–Says At Least Two Countries Oppose Loan Guarantees

BRUSSELS (MNI) – Bilateral aid to Greece could take a two-pronged
form, coming partly from the International Monetary Fund and partly from
the Eurozone member states, Jean-Claude Juncker, head of the Eurozone
finance ministers’ group, the Eurogroup, said Monday.

An aid package for Greece, if needed, wouldn’t take the form of
loan guarantees since at least two member states oppose that method,
Juncker, who is also the finance minister and prime minister of
Luxembourg, told members of European Parliament at a hearing.

“The message is clear, Greece has adopted an ambitious and credible
program which must convince the markets,” he said. “If the financial
markets don’t want to be convinced…Europe must show solidarity with

“The only solution is bundled bilateral aid from the member states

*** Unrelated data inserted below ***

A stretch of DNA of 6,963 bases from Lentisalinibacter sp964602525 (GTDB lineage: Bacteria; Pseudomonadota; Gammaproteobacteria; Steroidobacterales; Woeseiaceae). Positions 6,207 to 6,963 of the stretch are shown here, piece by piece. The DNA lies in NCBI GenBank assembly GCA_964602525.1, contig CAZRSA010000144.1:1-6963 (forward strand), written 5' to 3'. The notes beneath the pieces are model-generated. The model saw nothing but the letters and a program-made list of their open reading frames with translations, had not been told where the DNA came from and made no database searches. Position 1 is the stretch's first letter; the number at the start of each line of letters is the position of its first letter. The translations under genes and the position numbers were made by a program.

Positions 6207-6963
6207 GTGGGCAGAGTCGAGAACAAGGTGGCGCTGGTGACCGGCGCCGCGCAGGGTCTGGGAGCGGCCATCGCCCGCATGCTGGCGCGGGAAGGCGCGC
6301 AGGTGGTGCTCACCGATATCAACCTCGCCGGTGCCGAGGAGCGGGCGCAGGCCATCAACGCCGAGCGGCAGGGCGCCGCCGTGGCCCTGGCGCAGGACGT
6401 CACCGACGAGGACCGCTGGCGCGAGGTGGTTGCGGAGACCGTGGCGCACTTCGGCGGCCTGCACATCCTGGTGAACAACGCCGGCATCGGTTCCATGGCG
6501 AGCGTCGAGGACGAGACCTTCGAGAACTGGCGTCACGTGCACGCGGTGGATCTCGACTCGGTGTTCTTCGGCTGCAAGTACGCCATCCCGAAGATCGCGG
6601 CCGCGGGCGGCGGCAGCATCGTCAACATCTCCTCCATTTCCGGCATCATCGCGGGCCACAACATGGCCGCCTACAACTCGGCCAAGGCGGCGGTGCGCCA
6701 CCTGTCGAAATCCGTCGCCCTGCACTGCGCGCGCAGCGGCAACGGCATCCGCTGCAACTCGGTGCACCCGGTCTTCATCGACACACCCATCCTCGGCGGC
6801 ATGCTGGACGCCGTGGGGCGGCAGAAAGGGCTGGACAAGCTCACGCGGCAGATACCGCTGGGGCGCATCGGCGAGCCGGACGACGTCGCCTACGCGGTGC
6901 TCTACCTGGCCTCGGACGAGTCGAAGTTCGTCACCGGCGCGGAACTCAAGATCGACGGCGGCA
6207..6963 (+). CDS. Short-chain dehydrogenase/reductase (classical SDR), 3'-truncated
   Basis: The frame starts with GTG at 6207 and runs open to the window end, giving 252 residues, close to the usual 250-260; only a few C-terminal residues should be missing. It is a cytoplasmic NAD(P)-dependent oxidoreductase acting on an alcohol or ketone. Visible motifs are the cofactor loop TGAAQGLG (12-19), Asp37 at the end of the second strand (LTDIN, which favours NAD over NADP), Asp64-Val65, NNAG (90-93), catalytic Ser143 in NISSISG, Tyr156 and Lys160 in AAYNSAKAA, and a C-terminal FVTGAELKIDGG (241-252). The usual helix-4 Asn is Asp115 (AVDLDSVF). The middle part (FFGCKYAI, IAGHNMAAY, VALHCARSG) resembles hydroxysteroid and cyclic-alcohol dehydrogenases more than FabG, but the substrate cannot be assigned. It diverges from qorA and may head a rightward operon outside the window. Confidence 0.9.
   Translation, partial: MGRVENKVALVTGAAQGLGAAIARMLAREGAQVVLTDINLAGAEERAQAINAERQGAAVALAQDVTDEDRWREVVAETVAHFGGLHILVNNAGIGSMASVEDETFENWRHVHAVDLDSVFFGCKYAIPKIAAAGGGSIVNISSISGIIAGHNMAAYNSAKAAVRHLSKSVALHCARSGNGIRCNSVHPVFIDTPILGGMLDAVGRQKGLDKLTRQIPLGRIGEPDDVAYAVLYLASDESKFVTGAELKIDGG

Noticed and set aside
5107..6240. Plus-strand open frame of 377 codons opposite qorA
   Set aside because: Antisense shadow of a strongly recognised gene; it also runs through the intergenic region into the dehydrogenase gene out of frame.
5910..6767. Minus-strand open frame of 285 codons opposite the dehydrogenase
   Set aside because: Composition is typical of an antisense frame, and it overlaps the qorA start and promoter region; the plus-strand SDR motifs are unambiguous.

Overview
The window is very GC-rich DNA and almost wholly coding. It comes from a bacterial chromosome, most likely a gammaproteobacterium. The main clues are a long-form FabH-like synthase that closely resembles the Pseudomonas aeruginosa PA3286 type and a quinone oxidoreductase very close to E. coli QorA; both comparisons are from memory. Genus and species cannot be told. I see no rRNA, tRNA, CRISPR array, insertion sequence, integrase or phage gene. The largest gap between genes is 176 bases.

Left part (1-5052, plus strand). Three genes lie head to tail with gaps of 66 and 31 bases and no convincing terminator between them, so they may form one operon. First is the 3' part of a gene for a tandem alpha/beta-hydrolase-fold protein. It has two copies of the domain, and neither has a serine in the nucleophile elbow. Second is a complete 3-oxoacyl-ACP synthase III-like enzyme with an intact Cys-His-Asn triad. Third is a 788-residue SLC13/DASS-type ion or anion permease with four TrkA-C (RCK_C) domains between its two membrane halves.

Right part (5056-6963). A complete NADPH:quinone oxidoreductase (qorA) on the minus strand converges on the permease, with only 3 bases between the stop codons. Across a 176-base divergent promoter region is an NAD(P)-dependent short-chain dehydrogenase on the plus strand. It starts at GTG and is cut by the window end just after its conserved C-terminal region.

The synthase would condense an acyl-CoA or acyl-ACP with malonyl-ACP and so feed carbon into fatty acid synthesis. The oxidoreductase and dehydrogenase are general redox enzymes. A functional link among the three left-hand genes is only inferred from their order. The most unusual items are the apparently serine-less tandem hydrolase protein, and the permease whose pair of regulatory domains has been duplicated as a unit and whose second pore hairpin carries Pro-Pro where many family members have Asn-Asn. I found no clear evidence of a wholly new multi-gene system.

to Greece, and we are working on this instrument but I don’t think it
will be necessary,” he said.

“We are not leaving Greece in the lurch,” Juncker said. “If the
financial markets do not act in the way which we wish, in a way that is
reasonable, the Eurogroup has to have an instrument available to it,”
Juncker said.

But he reiterated that “Greece has not requested assistance; the
Greek program is credible.”

The Eurogroup president said he didn’t think that involving the IMF
in a Greek aid package would be the best option, but that it hadn’t yet
been discounted.

“It is too early to say anything definitive on this,” he said,
adding that he could foresee a situation where a “double instrument” was
proposed, partly funded with assistance from IMF and a larger part
funded by the Eurozone countries.

However, the Bundesbank said Monday in its March monthly bulletin
that aid for Greece would be inconsistent with the IMF mandate, which is
to help countries having balance of payment problems — not, as is the
case with Greece, public deficit issues.

Juncker said “there are at least two member states” who oppose the
idea of assisting Greece with loan guarantees.

“I don’t think that’s going to change anytime soon and therefore I
see no point speculating about that instrument further.”

–Brussels: 0032 487 (0) 32 803 665, echarlton@marketnews.com

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